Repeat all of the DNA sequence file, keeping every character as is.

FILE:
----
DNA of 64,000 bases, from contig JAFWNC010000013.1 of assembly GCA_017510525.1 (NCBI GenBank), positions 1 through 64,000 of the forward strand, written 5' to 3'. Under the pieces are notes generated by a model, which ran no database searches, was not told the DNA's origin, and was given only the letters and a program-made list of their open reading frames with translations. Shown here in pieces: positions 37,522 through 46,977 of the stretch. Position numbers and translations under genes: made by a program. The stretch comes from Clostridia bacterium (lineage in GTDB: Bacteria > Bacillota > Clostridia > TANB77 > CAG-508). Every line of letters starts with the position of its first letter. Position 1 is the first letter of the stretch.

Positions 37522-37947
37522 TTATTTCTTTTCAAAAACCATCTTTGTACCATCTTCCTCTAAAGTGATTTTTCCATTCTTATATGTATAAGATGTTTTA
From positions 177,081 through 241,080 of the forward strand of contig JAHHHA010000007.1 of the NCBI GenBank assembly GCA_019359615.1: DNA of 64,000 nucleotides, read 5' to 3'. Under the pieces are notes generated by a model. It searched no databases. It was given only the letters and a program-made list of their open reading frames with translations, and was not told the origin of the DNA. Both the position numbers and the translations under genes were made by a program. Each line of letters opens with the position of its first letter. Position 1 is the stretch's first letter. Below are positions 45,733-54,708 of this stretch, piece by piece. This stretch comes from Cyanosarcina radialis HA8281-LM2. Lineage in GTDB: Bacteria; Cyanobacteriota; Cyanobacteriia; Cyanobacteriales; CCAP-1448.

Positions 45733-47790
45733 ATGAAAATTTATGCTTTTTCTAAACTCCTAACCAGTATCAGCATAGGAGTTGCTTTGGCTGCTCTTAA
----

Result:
DNA of 64,000 bases, from contig JAFWNC010000013.1 of assembly GCA_017510525.1 (NCBI GenBank), positions 1 through 64,000 of the forward strand, written 5' to 3'. Under the pieces are notes generated by a model, which ran no database searches, was not told the DNA's origin, and was given only the letters and a program-made list of their open reading frames with translations. Shown here in pieces: positions 37,522 through 46,977 of the stretch. Position numbers and translations under genes: made by a program. The stretch comes from Clostridia bacterium (lineage in GTDB: Bacteria > Bacillota > Clostridia > TANB77 > CAG-508). Every line of letters starts with the position of its first letter. Position 1 is the first letter of the stretch.

Positions 37522-37947
37522 TTATTTCTTTTCAAAAACCATCTTTGTACCATCTTCCTCTAAAGTGATTTTTCCATTCTTATATGTATAAGATGTTTTA
From positions 177,081 through 241,080 of the forward strand of contig JAHHHA010000007.1 of the NCBI GenBank assembly GCA_019359615.1: DNA of 64,000 nucleotides, read 5' to 3'. Under the pieces are notes generated by a model. It searched no databases. It was given only the letters and a program-made list of their open reading frames with translations, and was not told the origin of the DNA. Both the position numbers and the translations under genes were made by a program. Each line of letters opens with the position of its first letter. Position 1 is the stretch's first letter. Below are positions 45,733-54,708 of this stretch, piece by piece. This stretch comes from Cyanosarcina radialis HA8281-LM2. Lineage in GTDB: Bacteria; Cyanobacteriota; Cyanobacteriia; Cyanobacteriales; CCAP-1448.

Positions 45733-47790
45733 ATGAAAATTTATGCTTTTTCTAAACTCCTAACCAGTATCAGCATAGGAGTTGCTTTGGCTGCTCTTAA